Updated: May 29, 2019 11:26:16 am
Taj Mahal will soon have a breastfeeding room, making it the first heritage monument in India to provide the facility. The breastfeeding room will reportedly be set up by July for “millions of mothers who visit with their babies,” according to Dr Vasant Kumar Swarnkar, Superintending archeologist, Archeological Survey of India.
No doubt, a breastfeeding room at a tourist place like Taj Mahal–thronged by tourists all the time–can be deemed a positive step in the times when mothers in India still battle uncomfortable gaze while breastfeeding in public or are deprived of basic provisions for safety and hygiene for the same.
Express Parenting spoke to some mothers who are breastfeeding to know their reactions to this new development. And this is what they said:
“Mothers won’t have to pump milk in the toilet”
“Having a breastfeeding room in a place like this is a huge step towards being more supportive to breastfeeding mothers. But I would also say that it does not mean breastfeeding should be restricted to that particular room only. Breastfeeding in public should be normalised and there should not be a problem if the mother does not want to use the room and is comfortable feeding in public or in case the room is full or is not at an accessible distance. But for mothers who are not comfortable feeding in public, this is a great initiative. Again, there are a lot of mothers who have to pump milk for health reasons. For instance, when I went back to office after my maternity leave, I did not have a place to pump milk that my baby would drink while I was at work. I had to go to a nearby mall and pump in the trial room. Pumping is something no one does in public. So, for them, having a room designated for the purpose will really be helpful. That way, they do not have to pump in the toilet or any other place.”
“Breastfeeding room is a basic necessity”
“The only place where I have seen a proper breastfeeding room till now is the hospital we take our baby to. We were once at a five-star hotel where I had to end up feeding my baby in the washroom. I am not ashamed of feeding my child in public. But at sites which are visited by thousands of people, certain provisions are essential. You hardly see a breastfeeding room even in big restaurants or malls. And India is a country where breastfeeding is actually encouraged. So, of course, Taj Mahal should have a breastfeeding room. This is something as basic as having sanitary pads in public washrooms.”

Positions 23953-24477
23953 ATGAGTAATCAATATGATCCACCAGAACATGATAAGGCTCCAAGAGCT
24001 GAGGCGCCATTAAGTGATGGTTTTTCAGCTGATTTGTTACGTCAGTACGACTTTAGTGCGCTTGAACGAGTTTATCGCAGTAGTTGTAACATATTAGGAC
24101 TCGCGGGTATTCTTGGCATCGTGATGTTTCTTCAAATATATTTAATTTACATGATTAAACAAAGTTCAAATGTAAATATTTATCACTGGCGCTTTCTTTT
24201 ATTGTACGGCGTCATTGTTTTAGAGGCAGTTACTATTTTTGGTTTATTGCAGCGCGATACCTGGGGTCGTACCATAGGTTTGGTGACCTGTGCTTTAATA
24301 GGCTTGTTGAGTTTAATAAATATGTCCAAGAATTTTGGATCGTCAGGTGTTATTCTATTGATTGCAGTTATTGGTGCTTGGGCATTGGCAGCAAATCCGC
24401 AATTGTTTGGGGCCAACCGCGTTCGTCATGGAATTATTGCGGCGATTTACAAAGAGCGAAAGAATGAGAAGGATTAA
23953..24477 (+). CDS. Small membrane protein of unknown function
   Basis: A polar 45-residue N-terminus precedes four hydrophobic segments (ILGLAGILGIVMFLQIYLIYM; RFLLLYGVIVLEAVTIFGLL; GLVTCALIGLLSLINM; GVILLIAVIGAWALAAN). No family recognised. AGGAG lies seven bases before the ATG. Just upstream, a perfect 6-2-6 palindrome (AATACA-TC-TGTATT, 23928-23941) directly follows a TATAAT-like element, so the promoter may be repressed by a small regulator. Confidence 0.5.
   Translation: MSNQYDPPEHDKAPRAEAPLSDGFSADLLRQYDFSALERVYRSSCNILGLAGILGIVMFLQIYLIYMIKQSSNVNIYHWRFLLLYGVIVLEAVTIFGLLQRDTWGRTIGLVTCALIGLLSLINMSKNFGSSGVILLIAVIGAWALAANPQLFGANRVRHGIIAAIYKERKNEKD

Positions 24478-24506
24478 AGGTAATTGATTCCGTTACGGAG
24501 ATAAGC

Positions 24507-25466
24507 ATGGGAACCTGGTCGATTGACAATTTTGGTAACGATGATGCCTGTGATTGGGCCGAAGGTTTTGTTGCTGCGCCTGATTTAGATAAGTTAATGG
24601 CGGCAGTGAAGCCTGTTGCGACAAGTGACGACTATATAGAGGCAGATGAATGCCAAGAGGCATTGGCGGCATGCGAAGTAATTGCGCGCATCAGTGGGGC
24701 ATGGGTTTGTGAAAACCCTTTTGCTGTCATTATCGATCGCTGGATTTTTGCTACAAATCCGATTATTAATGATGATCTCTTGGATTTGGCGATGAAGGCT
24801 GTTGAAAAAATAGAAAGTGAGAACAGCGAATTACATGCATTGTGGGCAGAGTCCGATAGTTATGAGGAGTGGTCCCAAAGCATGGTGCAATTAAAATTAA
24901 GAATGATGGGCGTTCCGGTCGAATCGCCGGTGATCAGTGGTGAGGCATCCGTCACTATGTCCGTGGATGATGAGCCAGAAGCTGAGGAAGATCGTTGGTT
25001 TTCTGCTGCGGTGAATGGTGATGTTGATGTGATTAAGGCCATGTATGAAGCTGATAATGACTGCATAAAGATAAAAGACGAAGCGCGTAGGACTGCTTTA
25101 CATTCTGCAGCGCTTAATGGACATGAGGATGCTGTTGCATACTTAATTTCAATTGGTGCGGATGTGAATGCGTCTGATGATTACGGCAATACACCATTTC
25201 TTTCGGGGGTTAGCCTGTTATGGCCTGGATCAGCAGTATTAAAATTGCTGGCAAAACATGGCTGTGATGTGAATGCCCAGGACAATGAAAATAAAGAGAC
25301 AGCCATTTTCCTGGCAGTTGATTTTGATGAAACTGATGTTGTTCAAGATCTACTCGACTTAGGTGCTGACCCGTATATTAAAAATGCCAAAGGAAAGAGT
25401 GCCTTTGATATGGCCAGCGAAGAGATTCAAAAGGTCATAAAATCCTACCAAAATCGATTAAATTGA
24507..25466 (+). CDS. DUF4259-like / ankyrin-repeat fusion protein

“Hope mothers are not expected to feed only at designated spots”
“Having a nursing room at the Taj Mahal is a good move for those mothers who prefer some privacy when breastfeeding, or until they’re ready to start nursing in public. Hope is that women aren’t expected to feed only at these designated spots once they’re comfortable nursing in public. Mothers are sometimes told to move to breastfeeding rooms even when they’re confident about breastfeeding in public. There are times when these breastfeeding rooms are not well-maintained or already occupied when you need it. We need to see breastfeeding women out and about, breastfeeding however and whenever they feel comfortable–leading a normal life.”
What does a breastfeeding room require?
These mothers agreed that just reserving a room for breastfeeding is not enough, unless it is well-equipped for the purpose. That means, the breastfeeding rooms should have proper facilities to ensure mothers are able to feed their babies comfortably. Here are some basic requirements in a breastfeeding room, as mentioned by the mothers:
1. A comfortable seat–cushioned chair or couch–for the mother to be seated while nursing.
2. Breastfeeding rooms in public areas should be air-conditioned to ensure comfort.
3. A few pillows can be helpful because the correct position to feed the child is by lifting him or her up on your arms and keeping a pillow on your lap.
4. The room should not be a closed space; it should be properly ventilated and there should be enough light.
5. Drinking water.
6. Most importantly, the room should be clean and hygienic.
7. Mothers would prefer a colourful room to a dull room, because if the mother is happy, the feeding is better.
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